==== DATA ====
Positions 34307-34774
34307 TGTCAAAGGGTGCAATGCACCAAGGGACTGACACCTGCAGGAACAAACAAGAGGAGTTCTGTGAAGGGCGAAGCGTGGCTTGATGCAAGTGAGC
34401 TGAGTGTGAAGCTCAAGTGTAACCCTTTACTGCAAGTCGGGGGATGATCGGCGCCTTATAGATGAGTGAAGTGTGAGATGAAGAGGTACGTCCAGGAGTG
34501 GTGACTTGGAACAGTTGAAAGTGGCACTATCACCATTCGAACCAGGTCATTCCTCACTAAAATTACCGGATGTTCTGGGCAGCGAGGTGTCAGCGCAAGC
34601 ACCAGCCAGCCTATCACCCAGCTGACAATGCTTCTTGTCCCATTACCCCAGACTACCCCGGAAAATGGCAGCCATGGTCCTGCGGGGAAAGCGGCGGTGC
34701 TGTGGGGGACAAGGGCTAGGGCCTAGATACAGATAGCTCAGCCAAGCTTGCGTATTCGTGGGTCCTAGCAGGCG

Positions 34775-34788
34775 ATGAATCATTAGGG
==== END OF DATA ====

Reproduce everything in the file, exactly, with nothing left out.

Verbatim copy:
Positions 34307-34774
34307 TGTCAAAGGGTGCAATGCACCAAGGGACTGACACCTGCAGGAACAAACAAGAGGAGTTCTGTGAAGGGCGAAGCGTGGCTTGATGCAAGTGAGC
34401 TGAGTGTGAAGCTCAAGTGTAACCCTTTACTGCAAGTCGGGGGATGATCGGCGCCTTATAGATGAGTGAAGTGTGAGATGAAGAGGTACGTCCAGGAGTG
34501 GTGACTTGGAACAGTTGAAAGTGGCACTATCACCATTCGAACCAGGTCATTCCTCACTAAAATTACCGGATGTTCTGGGCAGCGAGGTGTCAGCGCAAGC
34601 ACCAGCCAGCCTATCACCCAGCTGACAATGCTTCTTGTCCCATTACCCCAGACTACCCCGGAAAATGGCAGCCATGGTCCTGCGGGGAAAGCGGCGGTGC
34701 TGTGGGGGACAAGGGCTAGGGCCTAGATACAGATAGCTCAGCCAAGCTTGCGTATTCGTGGGTCCTAGCAGGCG

Positions 34775-34788
34775 ATGAATCATTAGGG